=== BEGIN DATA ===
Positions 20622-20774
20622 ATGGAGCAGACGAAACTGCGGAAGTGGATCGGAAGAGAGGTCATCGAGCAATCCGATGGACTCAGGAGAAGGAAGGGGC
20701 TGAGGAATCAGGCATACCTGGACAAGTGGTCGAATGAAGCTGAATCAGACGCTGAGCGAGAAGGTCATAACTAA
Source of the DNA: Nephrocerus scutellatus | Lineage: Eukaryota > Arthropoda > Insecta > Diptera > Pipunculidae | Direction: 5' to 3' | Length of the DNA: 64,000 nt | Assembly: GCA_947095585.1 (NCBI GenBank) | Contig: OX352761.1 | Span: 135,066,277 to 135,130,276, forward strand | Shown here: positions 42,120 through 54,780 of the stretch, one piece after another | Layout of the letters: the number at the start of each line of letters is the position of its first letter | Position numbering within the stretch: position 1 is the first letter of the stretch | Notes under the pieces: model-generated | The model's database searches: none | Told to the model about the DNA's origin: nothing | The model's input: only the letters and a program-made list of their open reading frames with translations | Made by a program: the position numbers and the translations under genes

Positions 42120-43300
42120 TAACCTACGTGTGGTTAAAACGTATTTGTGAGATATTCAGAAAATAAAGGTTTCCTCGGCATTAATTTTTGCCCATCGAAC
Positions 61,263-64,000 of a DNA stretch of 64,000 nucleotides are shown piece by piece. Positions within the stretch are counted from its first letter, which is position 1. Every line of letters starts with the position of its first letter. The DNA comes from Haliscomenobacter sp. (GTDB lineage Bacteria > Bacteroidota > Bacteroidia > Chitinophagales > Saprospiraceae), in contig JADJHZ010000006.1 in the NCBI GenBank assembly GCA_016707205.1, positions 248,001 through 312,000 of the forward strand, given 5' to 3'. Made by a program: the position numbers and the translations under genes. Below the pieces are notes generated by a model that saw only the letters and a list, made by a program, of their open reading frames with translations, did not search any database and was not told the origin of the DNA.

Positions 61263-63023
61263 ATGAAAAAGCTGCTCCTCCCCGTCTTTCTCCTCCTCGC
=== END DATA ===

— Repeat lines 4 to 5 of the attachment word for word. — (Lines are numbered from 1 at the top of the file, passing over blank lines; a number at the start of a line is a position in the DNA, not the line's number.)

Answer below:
Source of the DNA: Nephrocerus scutellatus | Lineage: Eukaryota > Arthropoda > Insecta > Diptera > Pipunculidae | Direction: 5' to 3' | Length of the DNA: 64,000 nt | Assembly: GCA_947095585.1 (NCBI GenBank) | Contig: OX352761.1 | Span: 135,066,277 to 135,130,276, forward strand | Shown here: positions 42,120 through 54,780 of the stretch, one piece after another | Layout of the letters: the number at the start of each line of letters is the position of its first letter | Position numbering within the stretch: position 1 is the first letter of the stretch | Notes under the pieces: model-generated | The model's database searches: none | Told to the model about the DNA's origin: nothing | The model's input: only the letters and a program-made list of their open reading frames with translations | Made by a program: the position numbers and the translations under genes

Positions 42120-43300